Gene breakthrough restores the sight of people with inherited eye disease and could save thousands from blindness

Jenny Hope | Daily Mail

 A pioneering therapy could prevent thousands of people from going blind through old age.

The treatment, which involves a single injection, has been found to help restore the sight of people who are suffering from inherited eye disease.

Its success in helping two men who were told they would go blind ‘surpassed expectations’ and it could be used to help the hundreds of thousands of people losing their sight through more common, age-related blindness in future.

Early findings suggest it promotes an improvement for patients on the verge of losing their sight.

It appears to have halted progression of choroideremia, which is caused by a gene defect that destroys light-sensing cells in the retina at the back of the eye.

But researchers said it also had ‘huge’ implications for the treatment of those with common types of blindness affecting retinal cells.

These include age-related macular degeneration – a disorder affecting 200,000 Britons each year for which there is no preventative treatment, although laser surgery and drugs can help.

Professor Robert MacLaren, who led the operations at Oxford Eye Hospital, said he was ‘absolutely delighted’ with the results so far.

‘It is still too early to know if the gene therapy treatment will last indefinitely, but we can say that the vision improvements have been maintained for as long as we have been following up the patients, which is two years in one case.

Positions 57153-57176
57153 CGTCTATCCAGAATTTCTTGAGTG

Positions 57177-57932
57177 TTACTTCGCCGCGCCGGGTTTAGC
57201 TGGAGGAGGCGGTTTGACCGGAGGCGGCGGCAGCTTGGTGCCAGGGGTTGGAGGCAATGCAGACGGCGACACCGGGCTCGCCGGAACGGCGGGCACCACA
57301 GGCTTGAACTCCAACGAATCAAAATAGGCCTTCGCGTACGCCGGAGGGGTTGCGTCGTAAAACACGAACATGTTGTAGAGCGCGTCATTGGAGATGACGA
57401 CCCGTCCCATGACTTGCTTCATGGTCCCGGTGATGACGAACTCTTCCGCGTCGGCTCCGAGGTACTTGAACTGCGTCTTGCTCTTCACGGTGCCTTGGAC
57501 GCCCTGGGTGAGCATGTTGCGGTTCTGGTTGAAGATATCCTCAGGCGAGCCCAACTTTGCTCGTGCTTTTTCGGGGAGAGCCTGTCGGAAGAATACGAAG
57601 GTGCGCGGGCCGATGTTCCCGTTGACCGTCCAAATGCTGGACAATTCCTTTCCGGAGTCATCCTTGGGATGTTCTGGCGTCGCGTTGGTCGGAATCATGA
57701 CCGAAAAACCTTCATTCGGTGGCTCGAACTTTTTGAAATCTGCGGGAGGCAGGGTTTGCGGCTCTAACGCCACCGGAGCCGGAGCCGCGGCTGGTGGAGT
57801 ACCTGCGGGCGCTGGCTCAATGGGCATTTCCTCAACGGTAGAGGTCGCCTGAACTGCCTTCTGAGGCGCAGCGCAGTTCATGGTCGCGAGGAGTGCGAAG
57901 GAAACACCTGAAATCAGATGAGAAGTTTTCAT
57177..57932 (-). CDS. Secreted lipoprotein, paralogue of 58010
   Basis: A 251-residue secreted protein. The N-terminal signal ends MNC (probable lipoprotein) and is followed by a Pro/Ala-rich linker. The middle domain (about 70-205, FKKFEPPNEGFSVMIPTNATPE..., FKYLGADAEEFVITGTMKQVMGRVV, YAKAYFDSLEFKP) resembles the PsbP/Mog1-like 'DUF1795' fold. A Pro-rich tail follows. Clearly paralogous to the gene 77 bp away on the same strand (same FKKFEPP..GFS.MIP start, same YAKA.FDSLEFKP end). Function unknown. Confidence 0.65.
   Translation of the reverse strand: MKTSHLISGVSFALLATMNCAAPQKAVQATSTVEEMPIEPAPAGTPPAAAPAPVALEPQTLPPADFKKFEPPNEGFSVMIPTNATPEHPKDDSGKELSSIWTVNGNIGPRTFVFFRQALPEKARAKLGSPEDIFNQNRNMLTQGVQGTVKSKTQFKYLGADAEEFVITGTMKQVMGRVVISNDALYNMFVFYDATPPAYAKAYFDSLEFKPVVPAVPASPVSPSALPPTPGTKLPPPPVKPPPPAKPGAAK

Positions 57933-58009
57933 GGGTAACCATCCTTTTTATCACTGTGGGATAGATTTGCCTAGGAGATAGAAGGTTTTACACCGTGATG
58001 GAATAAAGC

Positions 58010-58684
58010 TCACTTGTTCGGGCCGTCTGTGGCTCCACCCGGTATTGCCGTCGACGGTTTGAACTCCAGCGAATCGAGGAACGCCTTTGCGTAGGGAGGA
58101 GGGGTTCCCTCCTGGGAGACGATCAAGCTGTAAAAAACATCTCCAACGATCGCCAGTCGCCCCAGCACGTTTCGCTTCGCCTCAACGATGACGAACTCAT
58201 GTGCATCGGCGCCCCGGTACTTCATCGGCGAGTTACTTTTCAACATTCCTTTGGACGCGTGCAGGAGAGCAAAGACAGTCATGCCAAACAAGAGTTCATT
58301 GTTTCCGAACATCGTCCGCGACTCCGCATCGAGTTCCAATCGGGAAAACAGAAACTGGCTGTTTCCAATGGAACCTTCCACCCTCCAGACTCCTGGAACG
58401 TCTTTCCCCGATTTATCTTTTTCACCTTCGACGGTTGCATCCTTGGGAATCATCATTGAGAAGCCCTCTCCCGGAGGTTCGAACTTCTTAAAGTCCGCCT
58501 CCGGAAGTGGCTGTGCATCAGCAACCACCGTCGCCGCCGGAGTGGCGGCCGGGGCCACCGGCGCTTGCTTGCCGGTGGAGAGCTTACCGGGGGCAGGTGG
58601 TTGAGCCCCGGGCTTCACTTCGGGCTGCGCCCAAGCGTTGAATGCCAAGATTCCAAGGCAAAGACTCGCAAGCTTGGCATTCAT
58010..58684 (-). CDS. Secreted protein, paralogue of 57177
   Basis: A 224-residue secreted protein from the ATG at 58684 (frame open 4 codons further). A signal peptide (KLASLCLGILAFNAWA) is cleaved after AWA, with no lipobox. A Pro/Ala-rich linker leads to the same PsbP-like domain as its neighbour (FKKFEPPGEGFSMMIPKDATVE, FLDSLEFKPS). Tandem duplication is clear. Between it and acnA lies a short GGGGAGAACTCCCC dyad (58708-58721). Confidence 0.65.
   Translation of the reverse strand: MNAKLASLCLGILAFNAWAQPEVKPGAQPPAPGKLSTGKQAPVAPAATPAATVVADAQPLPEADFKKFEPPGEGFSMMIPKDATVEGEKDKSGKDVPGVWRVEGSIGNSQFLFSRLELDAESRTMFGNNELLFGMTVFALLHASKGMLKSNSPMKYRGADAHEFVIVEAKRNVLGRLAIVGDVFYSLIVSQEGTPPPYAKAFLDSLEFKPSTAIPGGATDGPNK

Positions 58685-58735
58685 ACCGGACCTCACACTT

'In truth, we did not expect to see such dramatic improvements.’

The trial, part-funded by the charity Fight for Sight and reported in The Lancet journal, involved six patients with different stages of choroideremia, a disease caused by a defect in the gene CHM.

Each patient had only one eye treated, so it could be compared with the other.

There was a marked improvement in the vision of two men whose eyesight had been seriously impaired, while the other four subjects – whose vision was so far largely unaffected – retained the same basic level of sight.

The treatment involves a one-off injection of a harmless virus carrying a properly functioning copy of the CHM gene directly into the retina’s light-sensitive cells.

It cannot replace dead cells, but Prof MacLaren believes that it can help heal ‘sick’ cells and protect healthy cells. ‘If we were able to treat people early, we’d be getting the virus in before their vision is lost,’ he said.

However, choroideremia has one defective gene that needs replacing, whereas macular degeneration involves a number of genes that have to be identified. Trials involving six new subjects are being carried out.


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